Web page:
Typically, when we think about volunteering, we picture a team of volunteers working directly with the program’s co-creators (participants) in a historically underinvested area. However, that image is changing as we continue moving through the pandemic.
As with many other people and organizations, the pandemic led us to adapt our work and the way we create impact to rely on a virtual model. This shift required us to consider new factors, but fortunately, we could see the benefits and necessity of virtual volunteering and continue to learn more about how to connect volunteers to projects that utilize their skills!
As we began to rely more heavily on a virtual world, we realized our approach and priorities for volunteer programs remained the same, but it just needed to happen in the virtual space. With that in mind, this is how we translated our in-person approach to a virtual one.
At Venture 2 Impact, we have asked ourselves “What are our guiding principles for executing our mission and involving volunteers?” Because our mission to transform individuals, families, and communities out of poverty and into lasting well-being is dependent on the involvement of volunteers to co-create impact, we deeply value volunteers as key stakeholders. Furthermore, we have always made 360 degrees of development – meaning development for NGO partners, program participants, volunteers, and Venture 2 Impact – key to our mission. Consequently, we want the volunteer experience to be high-touch, relational, and curated. To that end, we ensure our staff is service-oriented and easily accessible to volunteers whether it is for an in-person or virtual volunteer program.
Determining one’s guiding principles could also take the form of writing a philosophy on volunteerism for the organization. By clarifying the role and value of volunteers in the organization, staff are better able to determine how to engage volunteers.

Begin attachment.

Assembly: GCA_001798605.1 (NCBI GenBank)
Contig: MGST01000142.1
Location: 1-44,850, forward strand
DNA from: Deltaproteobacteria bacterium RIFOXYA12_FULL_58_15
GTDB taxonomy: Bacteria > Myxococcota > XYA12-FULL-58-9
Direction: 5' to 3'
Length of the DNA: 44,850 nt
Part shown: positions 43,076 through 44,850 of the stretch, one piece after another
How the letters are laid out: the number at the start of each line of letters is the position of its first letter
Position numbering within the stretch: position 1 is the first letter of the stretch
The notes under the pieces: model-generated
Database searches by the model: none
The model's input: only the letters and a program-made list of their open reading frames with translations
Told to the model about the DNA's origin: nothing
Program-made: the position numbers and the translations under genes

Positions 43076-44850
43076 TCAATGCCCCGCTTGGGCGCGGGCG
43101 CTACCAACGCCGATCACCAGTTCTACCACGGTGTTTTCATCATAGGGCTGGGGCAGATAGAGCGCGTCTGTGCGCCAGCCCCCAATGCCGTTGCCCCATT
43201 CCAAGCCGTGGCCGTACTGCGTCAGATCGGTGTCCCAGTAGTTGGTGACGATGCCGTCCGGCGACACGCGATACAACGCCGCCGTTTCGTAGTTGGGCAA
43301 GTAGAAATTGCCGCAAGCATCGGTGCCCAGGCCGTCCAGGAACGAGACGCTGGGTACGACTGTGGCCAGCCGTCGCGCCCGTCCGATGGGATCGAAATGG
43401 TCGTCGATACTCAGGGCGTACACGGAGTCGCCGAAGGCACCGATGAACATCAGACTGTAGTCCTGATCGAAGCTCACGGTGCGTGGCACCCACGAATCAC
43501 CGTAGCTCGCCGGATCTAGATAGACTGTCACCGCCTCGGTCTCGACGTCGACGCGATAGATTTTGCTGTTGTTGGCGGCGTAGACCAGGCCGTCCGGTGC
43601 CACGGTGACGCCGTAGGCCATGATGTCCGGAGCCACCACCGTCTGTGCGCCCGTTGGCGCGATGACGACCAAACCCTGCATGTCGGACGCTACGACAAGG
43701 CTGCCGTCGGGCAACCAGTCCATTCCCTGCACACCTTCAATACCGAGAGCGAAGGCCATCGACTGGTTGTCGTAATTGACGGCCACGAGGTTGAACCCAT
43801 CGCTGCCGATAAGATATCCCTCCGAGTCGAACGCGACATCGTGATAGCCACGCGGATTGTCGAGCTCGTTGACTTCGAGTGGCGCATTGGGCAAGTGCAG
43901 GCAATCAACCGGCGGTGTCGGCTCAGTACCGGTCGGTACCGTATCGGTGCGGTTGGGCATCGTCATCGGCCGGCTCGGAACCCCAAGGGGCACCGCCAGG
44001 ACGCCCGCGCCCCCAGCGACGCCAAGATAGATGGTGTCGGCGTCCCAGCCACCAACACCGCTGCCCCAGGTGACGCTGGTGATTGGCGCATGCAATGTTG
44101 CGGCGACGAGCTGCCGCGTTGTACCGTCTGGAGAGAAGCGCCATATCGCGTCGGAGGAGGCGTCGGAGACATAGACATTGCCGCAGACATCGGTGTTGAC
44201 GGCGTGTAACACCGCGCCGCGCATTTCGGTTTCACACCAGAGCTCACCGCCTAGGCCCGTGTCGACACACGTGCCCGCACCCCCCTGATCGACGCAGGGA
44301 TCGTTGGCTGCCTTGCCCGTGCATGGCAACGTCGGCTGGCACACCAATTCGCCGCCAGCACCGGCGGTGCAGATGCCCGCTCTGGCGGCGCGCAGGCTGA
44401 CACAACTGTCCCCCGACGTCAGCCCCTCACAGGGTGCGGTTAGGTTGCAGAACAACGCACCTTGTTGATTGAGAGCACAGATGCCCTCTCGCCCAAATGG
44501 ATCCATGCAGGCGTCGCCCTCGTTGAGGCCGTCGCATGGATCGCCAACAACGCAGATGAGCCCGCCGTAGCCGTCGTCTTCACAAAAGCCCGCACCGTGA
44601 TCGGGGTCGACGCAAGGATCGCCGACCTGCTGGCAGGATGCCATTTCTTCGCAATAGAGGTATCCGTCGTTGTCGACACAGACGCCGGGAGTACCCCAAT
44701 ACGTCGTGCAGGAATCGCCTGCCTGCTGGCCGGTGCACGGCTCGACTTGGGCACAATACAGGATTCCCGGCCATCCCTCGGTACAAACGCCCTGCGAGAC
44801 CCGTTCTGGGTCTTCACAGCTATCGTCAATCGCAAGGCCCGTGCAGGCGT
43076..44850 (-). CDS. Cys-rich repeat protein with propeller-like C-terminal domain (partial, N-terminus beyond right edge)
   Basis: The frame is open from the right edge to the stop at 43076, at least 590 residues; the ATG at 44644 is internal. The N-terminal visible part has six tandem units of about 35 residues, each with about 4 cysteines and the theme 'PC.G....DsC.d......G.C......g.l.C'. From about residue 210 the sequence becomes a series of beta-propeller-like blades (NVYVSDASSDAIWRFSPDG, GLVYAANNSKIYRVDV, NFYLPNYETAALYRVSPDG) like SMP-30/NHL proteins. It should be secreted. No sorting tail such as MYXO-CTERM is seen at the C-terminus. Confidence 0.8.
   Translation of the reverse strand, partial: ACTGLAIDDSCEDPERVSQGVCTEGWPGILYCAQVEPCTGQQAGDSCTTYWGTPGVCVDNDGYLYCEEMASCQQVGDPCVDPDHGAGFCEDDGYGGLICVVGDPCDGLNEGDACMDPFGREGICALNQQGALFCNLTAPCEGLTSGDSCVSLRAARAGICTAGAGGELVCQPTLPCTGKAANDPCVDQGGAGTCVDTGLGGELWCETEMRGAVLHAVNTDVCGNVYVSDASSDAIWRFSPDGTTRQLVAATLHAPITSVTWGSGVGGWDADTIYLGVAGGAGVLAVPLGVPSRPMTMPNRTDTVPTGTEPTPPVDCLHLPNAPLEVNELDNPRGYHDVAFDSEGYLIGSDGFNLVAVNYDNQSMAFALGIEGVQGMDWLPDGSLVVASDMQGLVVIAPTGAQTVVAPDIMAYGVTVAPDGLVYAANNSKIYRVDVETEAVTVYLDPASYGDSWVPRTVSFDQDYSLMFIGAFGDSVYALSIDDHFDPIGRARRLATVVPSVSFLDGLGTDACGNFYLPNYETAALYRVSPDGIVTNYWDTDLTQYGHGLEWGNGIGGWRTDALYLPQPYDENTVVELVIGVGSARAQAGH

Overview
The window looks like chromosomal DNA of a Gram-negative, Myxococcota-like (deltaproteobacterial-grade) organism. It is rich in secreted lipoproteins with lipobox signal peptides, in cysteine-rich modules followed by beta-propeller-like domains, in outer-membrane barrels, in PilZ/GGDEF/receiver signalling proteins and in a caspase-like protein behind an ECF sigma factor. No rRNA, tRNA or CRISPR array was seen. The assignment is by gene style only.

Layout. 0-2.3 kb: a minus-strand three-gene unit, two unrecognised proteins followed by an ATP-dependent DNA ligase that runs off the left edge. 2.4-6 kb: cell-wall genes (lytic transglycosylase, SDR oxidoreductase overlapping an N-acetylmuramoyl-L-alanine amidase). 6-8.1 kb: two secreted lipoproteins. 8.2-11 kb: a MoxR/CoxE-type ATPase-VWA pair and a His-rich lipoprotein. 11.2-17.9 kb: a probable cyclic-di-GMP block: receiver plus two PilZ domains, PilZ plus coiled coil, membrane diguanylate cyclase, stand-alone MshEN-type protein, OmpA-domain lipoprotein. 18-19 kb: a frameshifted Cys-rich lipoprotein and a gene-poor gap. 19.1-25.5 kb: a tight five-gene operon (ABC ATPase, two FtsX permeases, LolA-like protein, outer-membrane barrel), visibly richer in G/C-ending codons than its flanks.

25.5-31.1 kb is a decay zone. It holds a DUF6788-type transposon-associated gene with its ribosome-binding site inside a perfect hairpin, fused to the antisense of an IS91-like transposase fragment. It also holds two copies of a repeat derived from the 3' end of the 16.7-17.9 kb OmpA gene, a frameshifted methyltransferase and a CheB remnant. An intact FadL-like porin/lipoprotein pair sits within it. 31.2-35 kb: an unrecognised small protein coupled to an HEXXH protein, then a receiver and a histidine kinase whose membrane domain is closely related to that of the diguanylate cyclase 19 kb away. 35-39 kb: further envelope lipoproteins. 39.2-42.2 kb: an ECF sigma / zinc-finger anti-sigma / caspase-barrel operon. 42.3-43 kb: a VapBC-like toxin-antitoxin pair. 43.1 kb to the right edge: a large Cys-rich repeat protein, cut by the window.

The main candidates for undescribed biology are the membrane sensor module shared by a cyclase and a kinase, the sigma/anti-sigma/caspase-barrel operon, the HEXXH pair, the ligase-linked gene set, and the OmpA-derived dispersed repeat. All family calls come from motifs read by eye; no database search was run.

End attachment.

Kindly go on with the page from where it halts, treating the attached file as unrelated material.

We believe that impact is best effected when volunteers’ skills are aligned with program or organizational needs. Therefore, when using our human-centered design approach for collaborating with NGO partners, we seek to understand how our volunteers can use their skills to co-create impact. And when the program outcomes and milestones are clear, we are able to clearly define the number of volunteers and skills needed as well as what their commitment will look like. With a clear picture in mind of the volunteers and commitment we are looking for, we are then able to move into recruitment.
Because our guiding principles for interacting with volunteers are high-touch, relational, and curated, we speak with each interested volunteer to determine organizational and skill alignment. If the volunteer’s skills and availability align for a specific program, volunteers are invited to commit. And if their skills or availability are not right for the project, we keep records of interested volunteers’ skills and reach out about other projects in the future.
Once volunteers are committed, we want to make sure to set them up for success! This starts with orienting them to Venture 2 Impact, our partner organization, the local context, who the intervention is helping, and the work they will be doing. This happens through email and a pre-program live (and recorded) call with the full volunteer team.